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India Extends Crucial Incentive For Solar & Wind Power Projects

As India struggles to achieve its ambitious 160-gigawatt solar and wind power target by 2022, it has once again extended the expiry of a crucial incentive for those projects.

As India struggles to achieve its ambitious 160-gigawatt solar and wind power target by 2022, it has once again extended the expiry of a crucial incentive for those projects.

The Ministry of Power recently extended the expiry of waiver of inter-state transmission charges available to solar and wind power projects. All such projects that are commissioned before 30 June 2023 will not be required to pay any inter-state transmission charges for a period of 25 years.

The initial date of expiry of this incentive was 30 June 2017, which was first extended to 31 December 2019, then 31 March 2022, and later until 31 December 2022. The latest extension may have been the result of delay in commissioning of solar and wind projects due to the COVID-19 pandemic.

This incentive has been played a critical role in the recent sharp growth in tenders issued for solar and wind power. India’s solar and wind power capacity is concentrated in a very limited number of states. Through this incentive, developers are able to set up projects in high-resource states and sell to consumers in any state in the country.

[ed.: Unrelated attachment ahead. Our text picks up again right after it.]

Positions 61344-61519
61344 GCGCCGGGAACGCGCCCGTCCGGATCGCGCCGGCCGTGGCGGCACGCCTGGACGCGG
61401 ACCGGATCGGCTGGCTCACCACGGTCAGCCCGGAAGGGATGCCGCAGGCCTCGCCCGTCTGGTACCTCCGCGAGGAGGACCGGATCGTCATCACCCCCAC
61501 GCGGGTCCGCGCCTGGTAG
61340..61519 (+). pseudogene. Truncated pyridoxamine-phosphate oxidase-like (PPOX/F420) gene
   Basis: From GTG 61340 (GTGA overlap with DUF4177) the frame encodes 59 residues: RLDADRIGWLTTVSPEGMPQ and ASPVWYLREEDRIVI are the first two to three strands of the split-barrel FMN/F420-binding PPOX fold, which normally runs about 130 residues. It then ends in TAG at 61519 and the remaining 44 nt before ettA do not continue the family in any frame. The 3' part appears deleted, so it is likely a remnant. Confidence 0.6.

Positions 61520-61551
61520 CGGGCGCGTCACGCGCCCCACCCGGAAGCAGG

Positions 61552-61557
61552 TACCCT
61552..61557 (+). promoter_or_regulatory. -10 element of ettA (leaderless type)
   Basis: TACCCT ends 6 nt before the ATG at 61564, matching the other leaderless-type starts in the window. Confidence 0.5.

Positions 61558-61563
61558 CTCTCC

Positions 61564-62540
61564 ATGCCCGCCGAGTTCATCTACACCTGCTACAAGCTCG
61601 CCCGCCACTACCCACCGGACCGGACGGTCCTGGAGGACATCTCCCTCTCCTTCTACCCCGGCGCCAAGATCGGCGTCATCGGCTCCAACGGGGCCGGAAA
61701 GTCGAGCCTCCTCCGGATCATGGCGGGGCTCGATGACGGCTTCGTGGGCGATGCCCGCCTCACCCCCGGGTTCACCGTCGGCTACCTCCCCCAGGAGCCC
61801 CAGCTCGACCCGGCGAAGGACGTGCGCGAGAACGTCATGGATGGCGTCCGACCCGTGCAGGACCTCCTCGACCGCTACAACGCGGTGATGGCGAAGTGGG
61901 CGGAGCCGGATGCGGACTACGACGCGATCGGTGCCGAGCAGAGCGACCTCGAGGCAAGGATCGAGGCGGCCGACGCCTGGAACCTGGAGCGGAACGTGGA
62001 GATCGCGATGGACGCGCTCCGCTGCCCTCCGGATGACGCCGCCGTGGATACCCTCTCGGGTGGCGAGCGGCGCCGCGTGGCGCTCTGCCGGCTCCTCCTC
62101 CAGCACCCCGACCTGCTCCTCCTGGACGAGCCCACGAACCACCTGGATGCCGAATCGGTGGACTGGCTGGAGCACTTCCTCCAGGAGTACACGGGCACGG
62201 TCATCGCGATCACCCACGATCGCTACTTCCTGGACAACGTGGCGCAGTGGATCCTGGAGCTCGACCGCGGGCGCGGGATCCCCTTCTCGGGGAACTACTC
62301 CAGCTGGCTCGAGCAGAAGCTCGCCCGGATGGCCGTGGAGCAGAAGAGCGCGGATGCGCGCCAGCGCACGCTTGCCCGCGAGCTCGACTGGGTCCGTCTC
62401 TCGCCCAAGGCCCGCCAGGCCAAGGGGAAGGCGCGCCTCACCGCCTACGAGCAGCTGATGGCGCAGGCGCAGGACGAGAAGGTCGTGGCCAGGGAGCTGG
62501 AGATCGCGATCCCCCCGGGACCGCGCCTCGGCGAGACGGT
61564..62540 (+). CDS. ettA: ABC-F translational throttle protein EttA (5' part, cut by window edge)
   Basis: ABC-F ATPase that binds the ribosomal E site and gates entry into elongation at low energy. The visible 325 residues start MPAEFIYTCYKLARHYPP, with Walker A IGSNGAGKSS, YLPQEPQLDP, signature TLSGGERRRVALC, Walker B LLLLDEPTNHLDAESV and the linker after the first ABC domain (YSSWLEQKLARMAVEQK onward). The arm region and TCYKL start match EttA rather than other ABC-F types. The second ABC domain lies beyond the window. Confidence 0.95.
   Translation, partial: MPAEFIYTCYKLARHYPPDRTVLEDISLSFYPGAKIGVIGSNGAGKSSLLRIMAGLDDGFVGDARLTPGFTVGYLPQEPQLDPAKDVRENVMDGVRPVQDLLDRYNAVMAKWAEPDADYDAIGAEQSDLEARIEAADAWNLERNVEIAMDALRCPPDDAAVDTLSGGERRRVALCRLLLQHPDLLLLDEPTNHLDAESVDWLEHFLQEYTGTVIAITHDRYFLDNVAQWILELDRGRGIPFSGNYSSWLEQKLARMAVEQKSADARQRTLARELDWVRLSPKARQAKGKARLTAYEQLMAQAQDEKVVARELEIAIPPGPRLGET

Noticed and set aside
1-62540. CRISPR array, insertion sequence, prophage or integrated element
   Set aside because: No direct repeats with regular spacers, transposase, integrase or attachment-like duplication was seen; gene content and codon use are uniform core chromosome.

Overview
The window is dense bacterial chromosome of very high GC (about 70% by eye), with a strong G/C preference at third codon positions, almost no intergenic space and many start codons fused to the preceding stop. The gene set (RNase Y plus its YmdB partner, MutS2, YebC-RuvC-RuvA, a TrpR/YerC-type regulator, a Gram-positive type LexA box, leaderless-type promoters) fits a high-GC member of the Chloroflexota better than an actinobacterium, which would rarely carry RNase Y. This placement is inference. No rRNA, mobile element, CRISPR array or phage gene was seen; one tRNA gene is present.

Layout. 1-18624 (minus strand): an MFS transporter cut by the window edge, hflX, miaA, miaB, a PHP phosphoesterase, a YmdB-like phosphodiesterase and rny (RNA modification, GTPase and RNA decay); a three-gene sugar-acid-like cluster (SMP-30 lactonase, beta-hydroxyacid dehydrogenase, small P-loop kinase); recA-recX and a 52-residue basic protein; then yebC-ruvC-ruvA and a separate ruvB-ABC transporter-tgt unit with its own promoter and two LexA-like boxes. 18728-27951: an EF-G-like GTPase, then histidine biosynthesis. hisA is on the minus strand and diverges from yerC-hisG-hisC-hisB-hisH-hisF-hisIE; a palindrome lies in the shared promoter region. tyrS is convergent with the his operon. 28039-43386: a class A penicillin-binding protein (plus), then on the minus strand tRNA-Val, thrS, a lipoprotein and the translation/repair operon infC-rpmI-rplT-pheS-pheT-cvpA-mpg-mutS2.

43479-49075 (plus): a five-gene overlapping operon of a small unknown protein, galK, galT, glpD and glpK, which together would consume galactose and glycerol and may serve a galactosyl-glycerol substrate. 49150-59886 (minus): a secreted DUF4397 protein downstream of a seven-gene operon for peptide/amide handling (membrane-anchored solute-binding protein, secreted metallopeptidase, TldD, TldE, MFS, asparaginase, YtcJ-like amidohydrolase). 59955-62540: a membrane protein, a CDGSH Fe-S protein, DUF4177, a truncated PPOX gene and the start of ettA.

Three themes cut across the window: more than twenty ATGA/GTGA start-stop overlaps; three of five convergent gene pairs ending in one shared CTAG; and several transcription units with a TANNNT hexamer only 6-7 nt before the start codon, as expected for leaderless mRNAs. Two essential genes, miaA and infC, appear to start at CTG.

Project developers have understandably welcomed this move. Last month, developers submitted a record-low solar tariff bid of Rs 2.36 (US¢3.15) per kilowatt-hour. Again, projects awarded under this tender can be set up in any state and can sell to any interested consumer anywhere across the country.

The incentive will also support India’s 40-gigawatt solar power park scheme. Under this scheme, large solar power parks will be set up across the country and power will be supplied to any interested consumers located across the country. A 2.5-gigawatt solar power park tender, issued by the Solar Energy Corporation of India, is currently open. Similarly, a 7.5 gigawatt solar power park will be installed in the union territory of Ladakh. A bulk of the power generated at this solar park is likely to be supplied to other states in north India. 

Apart from the steep decline in price of solar modules in the last decade or so, this incentive has been a crucial factor for the fall in solar and wind power tariffs in India.

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Written By

An avid follower of latest developments in the Indian renewable energy sector.


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